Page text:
Each week this month, ExplorePineBluff.com is dedicating its blog to articles about Merrill School as we look forward to the Merrill All-School Reunion set for Thursday-Saturday in Pine Bluff. This week, the spotlight falls on two towering figures in Merrill School history: Joseph Carter Corbin, a journalist and educator who spent a decade at the end of his career as principal of Merrill High School, and Professor William Townsend, the longest-serving principal in the school's history.
Have you heard of Joseph Carter Corbin? Near the end of his career, he spent a decade as principal of Merrill High School. Corbin was a renaissance man of his time. Born in Ohio in 1833, the eldest son of free black parents, Corbin couldn't wait to explore his potential. He became a journalist, a teacher, an innovator and a conductor on the Underground Railroad in Ohio and Kentucky.
Some might also call him an educational entrepreneur. After the Civil War, he moved to Arkansas, where he served as superintendent of public schools from 1873 to 1874. He founded the predecessor of the University of Arkansas at Pine Bluff and was its first principal from 1875 until 1902.
Corbin could do a lot of things. He spoke and read Greek, Latin, German, French, Spanish, Italian, Hebrew and Danish. He taught Greek and Latin at Branch Normal until the curriculum was modified in 1889. He taught students to play the piano, organ and flute and trained the Normal School choir, which was featured at every commencement.
A civic-minded man, Corbin served as secretary and third grand master of the Arkansas chapter of the Prince Hall Masons and as vice president of the Colored Industrial Fair.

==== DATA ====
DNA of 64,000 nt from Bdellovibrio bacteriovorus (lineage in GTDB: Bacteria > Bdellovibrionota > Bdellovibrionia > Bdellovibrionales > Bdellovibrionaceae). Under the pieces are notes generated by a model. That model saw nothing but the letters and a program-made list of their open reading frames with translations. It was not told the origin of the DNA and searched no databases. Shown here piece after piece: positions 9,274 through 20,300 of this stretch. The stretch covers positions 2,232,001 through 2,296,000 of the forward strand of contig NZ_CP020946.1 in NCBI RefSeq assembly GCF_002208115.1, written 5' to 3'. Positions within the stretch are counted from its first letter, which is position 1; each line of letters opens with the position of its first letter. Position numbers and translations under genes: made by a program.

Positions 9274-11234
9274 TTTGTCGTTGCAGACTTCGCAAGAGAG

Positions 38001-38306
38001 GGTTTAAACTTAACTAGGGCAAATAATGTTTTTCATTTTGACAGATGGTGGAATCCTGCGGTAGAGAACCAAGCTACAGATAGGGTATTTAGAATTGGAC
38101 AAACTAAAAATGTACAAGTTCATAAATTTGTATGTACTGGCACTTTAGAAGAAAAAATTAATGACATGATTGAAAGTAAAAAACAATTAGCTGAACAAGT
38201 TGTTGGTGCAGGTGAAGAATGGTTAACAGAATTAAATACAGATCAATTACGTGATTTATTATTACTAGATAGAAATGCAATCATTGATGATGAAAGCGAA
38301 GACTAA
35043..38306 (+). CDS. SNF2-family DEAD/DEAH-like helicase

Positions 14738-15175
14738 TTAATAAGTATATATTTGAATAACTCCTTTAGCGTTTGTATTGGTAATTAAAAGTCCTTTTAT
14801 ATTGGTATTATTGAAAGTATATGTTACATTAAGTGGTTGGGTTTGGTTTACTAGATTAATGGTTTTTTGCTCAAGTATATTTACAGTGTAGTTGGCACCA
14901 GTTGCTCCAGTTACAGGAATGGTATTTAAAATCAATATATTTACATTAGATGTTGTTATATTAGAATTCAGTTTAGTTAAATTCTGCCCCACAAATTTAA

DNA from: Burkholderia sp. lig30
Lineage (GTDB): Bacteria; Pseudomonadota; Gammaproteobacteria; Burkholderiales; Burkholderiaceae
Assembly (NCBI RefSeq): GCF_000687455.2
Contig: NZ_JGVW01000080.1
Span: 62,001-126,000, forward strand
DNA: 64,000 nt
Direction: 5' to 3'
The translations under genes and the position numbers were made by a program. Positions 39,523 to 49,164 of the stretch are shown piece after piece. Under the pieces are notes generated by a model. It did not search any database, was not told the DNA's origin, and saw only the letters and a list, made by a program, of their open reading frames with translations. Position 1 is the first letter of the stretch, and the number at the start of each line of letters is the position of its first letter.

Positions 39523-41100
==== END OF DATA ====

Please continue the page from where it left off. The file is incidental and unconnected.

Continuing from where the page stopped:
If you are African American and your family has lived in Pine Bluff for generations, your great-great grandparents may have been influenced by Corbin. When he assumed the principal's role at Merrill High School, he was in the twilight of his career, but his students wouldn't have known it.
He was leading by example until the very end, showing students how to discover and maximize their potential for greatness.
If you've ever lived in Pine Bluff, then you probably noticed how many local places bore the name "Townsend." There was Townsend Park Elementary School, Townsend Park Pool, Townsend Big Rec, Townsend Little Rec, the W.M. Townsend Elks Lodge, Townsend Park Confectionery, and Townsend Drive.
Many of these places have come and gone over the years. A few are still with us today. They are all named after one distinguished Pine Bluff giant, the professor William M. Townsend, the longest-serving principal in Merrill High School history.
A native of Port Gibson, Miss., Townsend's love for learning started early. He worked his way through Alcorn State University, earning a bachelor's degree in 1886. He moved to Pine Bluff, eventually taking on the principalship at Merrill High School, a position he held from 1901 to 1941.
Townsend was a powerful and influential figure who got things done. It was Townsend who, near the end of his career, deftly persuaded the all-white Pine Bluff School Board to invest in the construction of a new Merrill High School building on Pullen Street, which became one of the premier facilities for Arkansas Black students in its day.
During the same period, he laid the groundwork, at considerable expense, for the purchase of nearby Longley Park as a playground and athletic field for the school.
Given Townsend's great commitment to education, it's no wonder that Pine Bluff leaders decided to name so many schools, streets and buildings after him.
All this excellence came from a man born in the era of slavery. Now, nearly 70 years after his passing, Townsend's prodigious legacy lives on.
This article is among features at ExplorePineBluff.com, a program of the Pine Bluff Advertising and Promotion Commission. Sources and Image Credits: Encyclopedia of Arkansas, Wikipedia, Jimmy Cunningham.